Three Gold Rings, from Ringed SeriesArtist(s)Todd HoyerObject Creation Date1991Medium & Supporteucalyptus, imitation gold leafDimensions
11 7/16 x 7 1/2 x 7 1/2 in. (29 x 19 x 19 cm);11 7/16 x 7 1/2 x 7 1/2 in. (29 x 19 x 19 cm)Credit LineGift of Robert M. and Lillian Montalto BohlenLabel copy
Born 1952, Beaver Dam, Wisconsin
Lives and works in Bisbee, Arizona
Three Gold Rings, from Ringed series
Eucalyptus, imitation gold leaf
Gift of Robert M. and Lillian Montalto Bohlen, 2002/2.145
Born 1974, Irvington, New York
Lives and works in Marquette, Michigan
Gift of Robert M. and Lillian Montalto Bohlen, 2002/2.147
Some contemporary woodturners have experimented with fire as a finishing process, in place of refining techniques like sanding and staining. Fire was both artistic and symbolic in Todd Hoyer’s Ringed series, which was created as a response to Hoyer’s painful divorce from his wife and her subsequent death.
Mike Irolla turns whole logs in order to retain the natural edges of the wood. Fire then becomes the finishing element for his work, leaving a charred black surface in place of paint.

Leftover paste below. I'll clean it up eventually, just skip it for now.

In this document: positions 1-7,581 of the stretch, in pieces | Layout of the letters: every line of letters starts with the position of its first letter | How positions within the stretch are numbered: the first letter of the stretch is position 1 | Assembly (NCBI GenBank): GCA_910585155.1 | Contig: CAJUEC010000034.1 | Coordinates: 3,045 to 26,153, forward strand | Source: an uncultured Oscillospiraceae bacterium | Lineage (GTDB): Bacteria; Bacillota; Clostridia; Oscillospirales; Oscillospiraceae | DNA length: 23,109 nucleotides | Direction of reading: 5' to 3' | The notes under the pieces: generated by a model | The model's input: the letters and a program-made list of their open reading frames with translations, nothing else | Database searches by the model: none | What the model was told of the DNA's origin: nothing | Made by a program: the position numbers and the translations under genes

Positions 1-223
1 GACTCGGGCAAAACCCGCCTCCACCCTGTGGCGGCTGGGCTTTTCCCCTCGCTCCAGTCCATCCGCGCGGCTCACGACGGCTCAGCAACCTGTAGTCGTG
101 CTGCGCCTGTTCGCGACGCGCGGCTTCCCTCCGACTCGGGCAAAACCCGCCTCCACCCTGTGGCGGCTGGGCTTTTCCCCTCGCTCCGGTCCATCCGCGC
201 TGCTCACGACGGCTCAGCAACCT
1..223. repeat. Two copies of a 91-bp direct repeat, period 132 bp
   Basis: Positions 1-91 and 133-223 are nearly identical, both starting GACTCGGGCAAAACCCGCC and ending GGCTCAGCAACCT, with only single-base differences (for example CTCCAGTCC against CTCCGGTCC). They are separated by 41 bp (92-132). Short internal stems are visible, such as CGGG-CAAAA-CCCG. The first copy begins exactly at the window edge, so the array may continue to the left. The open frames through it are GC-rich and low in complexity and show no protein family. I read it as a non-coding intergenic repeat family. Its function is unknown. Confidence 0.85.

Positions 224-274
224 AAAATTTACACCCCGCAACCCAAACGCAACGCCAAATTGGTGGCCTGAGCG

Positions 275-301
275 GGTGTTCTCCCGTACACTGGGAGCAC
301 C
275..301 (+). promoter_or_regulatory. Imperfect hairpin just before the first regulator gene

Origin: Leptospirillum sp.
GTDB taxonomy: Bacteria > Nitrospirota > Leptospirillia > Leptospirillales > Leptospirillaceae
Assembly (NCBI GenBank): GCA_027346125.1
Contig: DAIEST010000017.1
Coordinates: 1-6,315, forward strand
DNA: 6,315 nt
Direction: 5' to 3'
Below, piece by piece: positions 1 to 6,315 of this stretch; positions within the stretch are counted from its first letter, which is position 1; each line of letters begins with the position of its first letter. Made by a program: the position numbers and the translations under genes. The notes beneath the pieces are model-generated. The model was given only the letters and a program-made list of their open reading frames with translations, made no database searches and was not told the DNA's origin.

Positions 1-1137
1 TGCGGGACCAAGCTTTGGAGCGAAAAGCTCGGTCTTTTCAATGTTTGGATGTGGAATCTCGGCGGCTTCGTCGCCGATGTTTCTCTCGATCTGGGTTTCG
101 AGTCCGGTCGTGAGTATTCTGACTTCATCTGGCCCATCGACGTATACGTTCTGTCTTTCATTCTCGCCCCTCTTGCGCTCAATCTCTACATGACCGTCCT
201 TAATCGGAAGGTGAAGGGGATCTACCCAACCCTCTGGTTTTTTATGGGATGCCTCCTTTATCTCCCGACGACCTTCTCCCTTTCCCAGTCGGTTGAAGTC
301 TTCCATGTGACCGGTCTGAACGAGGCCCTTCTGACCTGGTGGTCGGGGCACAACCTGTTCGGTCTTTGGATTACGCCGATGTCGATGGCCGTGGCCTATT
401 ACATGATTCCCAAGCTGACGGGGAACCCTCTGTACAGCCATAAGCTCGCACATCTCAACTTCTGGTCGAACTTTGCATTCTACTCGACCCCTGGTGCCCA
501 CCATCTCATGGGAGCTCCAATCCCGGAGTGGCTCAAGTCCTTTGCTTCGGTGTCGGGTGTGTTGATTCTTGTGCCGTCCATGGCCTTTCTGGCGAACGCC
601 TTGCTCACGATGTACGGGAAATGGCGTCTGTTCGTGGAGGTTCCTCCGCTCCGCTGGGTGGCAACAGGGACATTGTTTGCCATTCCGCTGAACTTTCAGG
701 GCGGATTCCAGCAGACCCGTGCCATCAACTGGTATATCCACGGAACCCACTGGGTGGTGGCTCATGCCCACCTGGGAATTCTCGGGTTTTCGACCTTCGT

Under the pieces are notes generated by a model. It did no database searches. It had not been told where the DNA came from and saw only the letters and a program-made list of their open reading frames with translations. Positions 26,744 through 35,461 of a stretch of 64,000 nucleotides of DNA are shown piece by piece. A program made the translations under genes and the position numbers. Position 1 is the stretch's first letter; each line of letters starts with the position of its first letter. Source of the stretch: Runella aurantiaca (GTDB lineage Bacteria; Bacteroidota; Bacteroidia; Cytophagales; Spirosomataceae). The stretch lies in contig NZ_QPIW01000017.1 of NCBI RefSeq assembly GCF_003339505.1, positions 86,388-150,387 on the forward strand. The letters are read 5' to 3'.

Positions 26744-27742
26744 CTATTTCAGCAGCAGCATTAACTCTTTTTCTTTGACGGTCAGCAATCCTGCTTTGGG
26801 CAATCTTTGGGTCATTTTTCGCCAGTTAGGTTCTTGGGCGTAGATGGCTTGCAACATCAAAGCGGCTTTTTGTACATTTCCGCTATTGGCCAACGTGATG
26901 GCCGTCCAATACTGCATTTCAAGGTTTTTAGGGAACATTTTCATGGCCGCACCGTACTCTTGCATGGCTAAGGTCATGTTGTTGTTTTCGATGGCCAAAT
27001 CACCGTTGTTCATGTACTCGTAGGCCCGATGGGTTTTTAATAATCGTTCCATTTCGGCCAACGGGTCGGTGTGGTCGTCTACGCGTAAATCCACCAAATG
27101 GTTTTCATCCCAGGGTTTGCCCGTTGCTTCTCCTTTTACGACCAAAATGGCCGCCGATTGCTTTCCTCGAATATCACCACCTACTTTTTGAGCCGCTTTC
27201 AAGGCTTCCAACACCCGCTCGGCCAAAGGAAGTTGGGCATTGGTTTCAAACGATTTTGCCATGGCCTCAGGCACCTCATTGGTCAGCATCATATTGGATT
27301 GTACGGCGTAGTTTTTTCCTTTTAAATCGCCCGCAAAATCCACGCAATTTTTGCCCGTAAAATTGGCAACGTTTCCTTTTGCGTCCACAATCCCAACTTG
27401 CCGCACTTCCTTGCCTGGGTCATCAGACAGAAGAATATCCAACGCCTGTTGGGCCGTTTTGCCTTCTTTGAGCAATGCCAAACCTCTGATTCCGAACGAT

(Out of the Ordinary, 2010)
March 28, 2009
Todd Hoyer’s unusual vessel of eucalyptus tells a personal story of loss and enduring human bonds. It is part of his Ringed Series, the theme of which is bindings and connections. Three Gold Rings was created after a painful separation from and the subsequent death of Hoyer’s wife, which left him a single parent of a six-year-old. Hoyer says: “the two rings on the upper portion represent myself and my daughter, still linked together. The single loose ring at the bottom represents my wife, broken from the chain. The burnt and charred surface is the background for that emotional time.”
Hoyer employs a variety of techniques, such as carving, weathering, burning, or splitting wood to communicate different meanings: burnt surfaces often reflect the blackness of the void and the hollowness within; carving and surface texturing can suggest beauty or the scarring that comes with age; splitting the wood reveals the flow of the grain and indicates the tree’s growth.Subject matter
A turned wood vessel that addresses relationships and time--togetherness, loss, and death. The loose ring of gold represents the artist's wife, from whom the artist separated before her death. The two overlapping rings represent the artist and his daughter.Physical Description
A bulbous vessel with narrow mouth and base. The wood is burned and cracked and circled by three gold bands, two of which overlap.
burnt wood vessel with goldPrimary Object Classification Wood and Woodcarving Primary Object TypevesselCollection AreaModern and ContemporaryRights
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families (kinship groups)
wood (plant material)